for Antiproton and Ion Research (FAIR) in Darmstadt, Germany. It is a versatile
detector dedicated to topics in hadron physics, such as charmonium spectroscopy
and nucleon structure. A DIRC counter will deliver hadronic particle identification
in the barrel part of the PANDA target spectrometer and will cleanly separate kaons
with momenta up to 3.5 GeV/c from a large pion background. An alternative DIRC
design option, using wide Cherenkov radiator plates instead of narrow bars, would
significantly reduce the cost of the system. Compact fused silica photon prisms have
many advantages over the traditional stand-off boxes filled with liquid. This work
describes the study of these design options, which are important advancements of
the DIRC technology in terms of cost and performance. Several new reconstruction
methods were developed and will be presented. Prototypes of the DIRC components
have been built and tested in particle beam, and the new concepts and approaches
were applied. An evaluation of the performance of the designs, feasibility studies
with simulations, and a comparison of simulation and prototype tests will be
Submitted by e.prencipe on Wed, 04/05/2016 - 16:08.
PANDA is a planned experiment at FAIR (Darmstadt, Germany) with a cooled
antiproton beam in a range [1.5; 15] GeV/c, allowing a wide physics
program in nuclear and particle physics. It is the only experiment
worldwide, which combines a solenoid field (B=2T) and a dipole field
(B=2Tm) in an experiment with a fixed target topology, in that energy
regime. The tracking system of \panda involves the presence of a high performance silicon vertex detector, a GEM detector, a Straw-Tubes central tracker, a forward tracking system, and a luminosity monitor. The offline tracking algorithm is developed within the PandaRoot framework, which is a part of the FAIRRoot project. The algorithm here presented is based on a tool containing the Kalman Filter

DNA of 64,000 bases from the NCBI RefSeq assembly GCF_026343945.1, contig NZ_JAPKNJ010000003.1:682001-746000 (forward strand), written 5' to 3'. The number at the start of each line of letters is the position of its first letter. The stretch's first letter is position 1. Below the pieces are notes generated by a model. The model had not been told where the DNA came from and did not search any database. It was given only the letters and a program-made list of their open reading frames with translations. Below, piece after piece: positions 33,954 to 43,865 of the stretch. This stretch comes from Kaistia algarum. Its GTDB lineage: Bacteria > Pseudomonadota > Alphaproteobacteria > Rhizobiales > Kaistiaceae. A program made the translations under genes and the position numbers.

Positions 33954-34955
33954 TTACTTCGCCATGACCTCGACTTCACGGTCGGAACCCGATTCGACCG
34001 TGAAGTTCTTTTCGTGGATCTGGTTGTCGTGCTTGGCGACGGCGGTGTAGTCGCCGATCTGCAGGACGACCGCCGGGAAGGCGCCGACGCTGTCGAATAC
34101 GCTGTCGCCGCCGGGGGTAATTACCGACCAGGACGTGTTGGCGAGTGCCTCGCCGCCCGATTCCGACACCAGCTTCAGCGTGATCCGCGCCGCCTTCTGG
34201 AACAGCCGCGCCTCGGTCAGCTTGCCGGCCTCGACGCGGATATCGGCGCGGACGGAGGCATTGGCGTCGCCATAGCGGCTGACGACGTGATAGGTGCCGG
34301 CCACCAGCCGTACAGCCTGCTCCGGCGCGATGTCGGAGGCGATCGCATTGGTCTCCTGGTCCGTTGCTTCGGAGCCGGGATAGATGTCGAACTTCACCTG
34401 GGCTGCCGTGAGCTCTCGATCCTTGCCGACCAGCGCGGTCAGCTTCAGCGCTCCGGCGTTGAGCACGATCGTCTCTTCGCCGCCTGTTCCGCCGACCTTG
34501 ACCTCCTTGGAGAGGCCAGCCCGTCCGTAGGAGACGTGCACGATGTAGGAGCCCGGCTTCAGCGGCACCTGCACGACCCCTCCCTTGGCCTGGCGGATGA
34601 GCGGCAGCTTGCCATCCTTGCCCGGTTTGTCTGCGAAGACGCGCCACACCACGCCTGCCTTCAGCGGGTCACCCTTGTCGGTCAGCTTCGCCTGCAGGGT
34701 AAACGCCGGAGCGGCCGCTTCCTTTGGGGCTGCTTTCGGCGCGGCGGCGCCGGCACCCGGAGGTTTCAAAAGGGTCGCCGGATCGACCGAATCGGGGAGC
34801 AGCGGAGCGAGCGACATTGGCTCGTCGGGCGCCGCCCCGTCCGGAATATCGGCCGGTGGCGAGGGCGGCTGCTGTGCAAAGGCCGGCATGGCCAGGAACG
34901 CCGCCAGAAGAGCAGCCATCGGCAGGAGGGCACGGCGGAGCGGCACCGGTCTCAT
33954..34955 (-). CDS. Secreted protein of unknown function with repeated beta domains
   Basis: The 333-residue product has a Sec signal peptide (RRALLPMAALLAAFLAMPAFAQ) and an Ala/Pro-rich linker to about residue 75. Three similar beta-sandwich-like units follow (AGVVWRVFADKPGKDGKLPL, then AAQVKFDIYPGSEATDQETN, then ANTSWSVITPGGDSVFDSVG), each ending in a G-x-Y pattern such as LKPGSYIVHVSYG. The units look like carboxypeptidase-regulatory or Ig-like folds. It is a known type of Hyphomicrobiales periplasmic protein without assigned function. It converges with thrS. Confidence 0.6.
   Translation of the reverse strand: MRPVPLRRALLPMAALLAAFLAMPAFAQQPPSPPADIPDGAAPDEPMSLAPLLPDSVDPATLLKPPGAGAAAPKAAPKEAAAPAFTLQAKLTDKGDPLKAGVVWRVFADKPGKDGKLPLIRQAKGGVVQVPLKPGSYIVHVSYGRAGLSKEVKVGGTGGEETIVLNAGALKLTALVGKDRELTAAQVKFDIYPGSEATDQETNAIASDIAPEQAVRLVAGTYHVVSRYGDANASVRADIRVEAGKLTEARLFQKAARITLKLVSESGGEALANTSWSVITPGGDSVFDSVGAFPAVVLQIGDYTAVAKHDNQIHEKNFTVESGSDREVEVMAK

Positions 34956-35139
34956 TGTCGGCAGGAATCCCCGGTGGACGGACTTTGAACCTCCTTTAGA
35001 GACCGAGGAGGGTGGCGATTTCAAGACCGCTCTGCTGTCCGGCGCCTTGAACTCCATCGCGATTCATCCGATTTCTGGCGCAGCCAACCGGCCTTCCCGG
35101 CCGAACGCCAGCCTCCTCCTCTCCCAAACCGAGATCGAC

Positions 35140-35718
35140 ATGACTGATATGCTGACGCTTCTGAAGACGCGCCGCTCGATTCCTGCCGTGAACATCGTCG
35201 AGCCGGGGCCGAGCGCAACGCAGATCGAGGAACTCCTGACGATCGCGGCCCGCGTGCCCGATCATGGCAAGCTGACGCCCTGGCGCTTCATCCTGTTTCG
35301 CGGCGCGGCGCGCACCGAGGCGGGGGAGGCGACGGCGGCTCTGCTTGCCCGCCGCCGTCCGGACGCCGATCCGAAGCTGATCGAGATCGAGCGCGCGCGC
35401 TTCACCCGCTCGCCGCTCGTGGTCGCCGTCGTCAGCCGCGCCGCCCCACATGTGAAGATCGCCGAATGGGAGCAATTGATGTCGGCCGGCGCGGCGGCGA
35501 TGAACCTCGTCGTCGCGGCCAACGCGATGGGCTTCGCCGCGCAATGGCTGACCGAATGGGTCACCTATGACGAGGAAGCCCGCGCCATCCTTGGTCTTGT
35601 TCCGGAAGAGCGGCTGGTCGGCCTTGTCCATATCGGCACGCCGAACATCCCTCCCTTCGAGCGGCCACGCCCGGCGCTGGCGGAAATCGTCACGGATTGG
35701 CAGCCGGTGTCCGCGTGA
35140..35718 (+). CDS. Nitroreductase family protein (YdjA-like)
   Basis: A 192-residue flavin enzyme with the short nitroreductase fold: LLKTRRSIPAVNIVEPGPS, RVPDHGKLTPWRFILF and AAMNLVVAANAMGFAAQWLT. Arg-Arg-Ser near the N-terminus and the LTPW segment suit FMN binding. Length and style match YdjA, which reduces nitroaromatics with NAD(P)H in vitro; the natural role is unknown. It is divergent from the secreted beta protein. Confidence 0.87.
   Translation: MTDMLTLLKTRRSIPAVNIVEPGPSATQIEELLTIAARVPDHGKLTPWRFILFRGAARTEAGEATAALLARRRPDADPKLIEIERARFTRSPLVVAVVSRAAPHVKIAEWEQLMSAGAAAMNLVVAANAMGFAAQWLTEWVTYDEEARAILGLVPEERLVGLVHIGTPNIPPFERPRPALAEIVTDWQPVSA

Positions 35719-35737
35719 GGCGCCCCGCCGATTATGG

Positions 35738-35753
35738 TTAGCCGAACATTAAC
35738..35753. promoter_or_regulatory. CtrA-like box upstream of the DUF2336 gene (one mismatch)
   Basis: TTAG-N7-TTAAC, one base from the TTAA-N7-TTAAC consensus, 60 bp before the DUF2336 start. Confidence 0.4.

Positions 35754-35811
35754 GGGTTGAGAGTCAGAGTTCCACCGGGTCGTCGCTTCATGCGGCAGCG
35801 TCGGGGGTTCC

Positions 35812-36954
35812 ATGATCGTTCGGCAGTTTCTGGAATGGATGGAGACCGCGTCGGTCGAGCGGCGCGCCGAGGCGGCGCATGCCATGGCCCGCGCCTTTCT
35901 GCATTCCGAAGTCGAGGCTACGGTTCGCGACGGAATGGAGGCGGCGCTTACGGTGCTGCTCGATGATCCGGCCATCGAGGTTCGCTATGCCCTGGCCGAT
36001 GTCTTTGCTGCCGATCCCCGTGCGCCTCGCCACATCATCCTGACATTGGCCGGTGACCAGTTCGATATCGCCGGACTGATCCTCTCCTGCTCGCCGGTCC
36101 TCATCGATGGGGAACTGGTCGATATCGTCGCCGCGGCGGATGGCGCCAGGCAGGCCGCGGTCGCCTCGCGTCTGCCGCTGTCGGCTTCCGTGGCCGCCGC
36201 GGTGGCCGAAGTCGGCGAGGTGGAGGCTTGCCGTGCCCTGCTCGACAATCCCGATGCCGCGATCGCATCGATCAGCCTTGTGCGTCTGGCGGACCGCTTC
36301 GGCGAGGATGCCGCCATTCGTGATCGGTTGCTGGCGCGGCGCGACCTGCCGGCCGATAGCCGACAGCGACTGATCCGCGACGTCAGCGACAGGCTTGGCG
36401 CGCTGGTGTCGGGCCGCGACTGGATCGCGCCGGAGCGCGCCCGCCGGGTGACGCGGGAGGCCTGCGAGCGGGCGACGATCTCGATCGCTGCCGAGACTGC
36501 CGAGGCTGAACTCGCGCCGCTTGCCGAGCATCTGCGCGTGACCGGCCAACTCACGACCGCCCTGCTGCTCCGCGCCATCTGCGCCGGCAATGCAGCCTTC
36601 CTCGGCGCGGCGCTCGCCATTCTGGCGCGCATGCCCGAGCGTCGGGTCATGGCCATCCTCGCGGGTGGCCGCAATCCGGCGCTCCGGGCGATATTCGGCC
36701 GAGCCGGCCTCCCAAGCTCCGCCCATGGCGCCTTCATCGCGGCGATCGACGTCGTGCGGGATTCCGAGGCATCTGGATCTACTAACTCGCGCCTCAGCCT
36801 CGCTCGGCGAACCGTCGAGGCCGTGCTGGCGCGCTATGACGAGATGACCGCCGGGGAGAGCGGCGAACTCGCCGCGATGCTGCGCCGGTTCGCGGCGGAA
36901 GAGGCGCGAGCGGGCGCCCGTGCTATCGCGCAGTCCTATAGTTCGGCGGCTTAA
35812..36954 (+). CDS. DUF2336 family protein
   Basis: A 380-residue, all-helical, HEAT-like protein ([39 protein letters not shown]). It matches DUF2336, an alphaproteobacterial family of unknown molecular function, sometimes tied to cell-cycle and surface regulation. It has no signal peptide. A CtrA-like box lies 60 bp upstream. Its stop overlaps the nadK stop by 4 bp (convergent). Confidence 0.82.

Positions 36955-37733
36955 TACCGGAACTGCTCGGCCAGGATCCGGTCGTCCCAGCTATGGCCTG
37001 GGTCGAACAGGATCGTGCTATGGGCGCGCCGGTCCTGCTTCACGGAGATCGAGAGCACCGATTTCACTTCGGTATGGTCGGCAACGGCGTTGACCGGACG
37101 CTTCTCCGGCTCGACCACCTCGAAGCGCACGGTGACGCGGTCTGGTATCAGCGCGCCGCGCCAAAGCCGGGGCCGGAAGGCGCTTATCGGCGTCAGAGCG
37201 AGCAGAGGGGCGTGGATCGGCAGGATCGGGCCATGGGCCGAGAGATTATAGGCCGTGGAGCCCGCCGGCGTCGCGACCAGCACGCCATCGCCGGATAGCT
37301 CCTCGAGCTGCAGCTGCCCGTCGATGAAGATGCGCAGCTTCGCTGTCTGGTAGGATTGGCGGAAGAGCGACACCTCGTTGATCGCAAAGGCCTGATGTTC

equations and a deterministic annealing filter ($genfit2$). $genfit2$ offers to
users also a Runge-Kutta track representation, and interfaces with Millepede II
(useful for alignment) and RAVE (vertex finder). The Kalman-Filter-based
algorithms have a wide range of applications; among those in particle physics they can perform extrapolations of track parameters and covariance matrices. The impact on physics simulations performed for the \panda experiment is showed for the first time, with the PandaRoot framework: improvement is shown for those channels where a good low momentum tracking is required ($p_T$ <350 MeV/c) of about a factor 2.
Submitted by a.sanchez on Mon, 11/04/2016 - 10:53.
Nuclear systems with two units of strangeness are still poorly known despite their importance for many strong interaction phenomena.
Stored antiprotons beams in the GeV range represent an unparalleled factory for various hyperon-antihyperon pairs. Their
outstanding large production probability in antiproton collisions will open the floodgates for a series of new studies of systems
which contain two or even more units of strangeness. For the first time, high resolution
gamma-spectroscopy of doubly strange nuclei
will be performed, thus complementing measurements of ground state decays of double hypernuclei at J-PARC or possible decays
of particle unstable hypernuclei in heavy ion reactions. High resolution spectroscopy of multistrange Cascade-atoms are feasible and
even the production of
Omega-atoms will be within reach. The latter might open the door to the s=3 world in strangeness nuclear
physics, by the study of the hadronic
Omega-nucleus interaction. For the first time it will be possible to study the behaviour of anti-Cascade in
nuclear systems under well controlled conditions.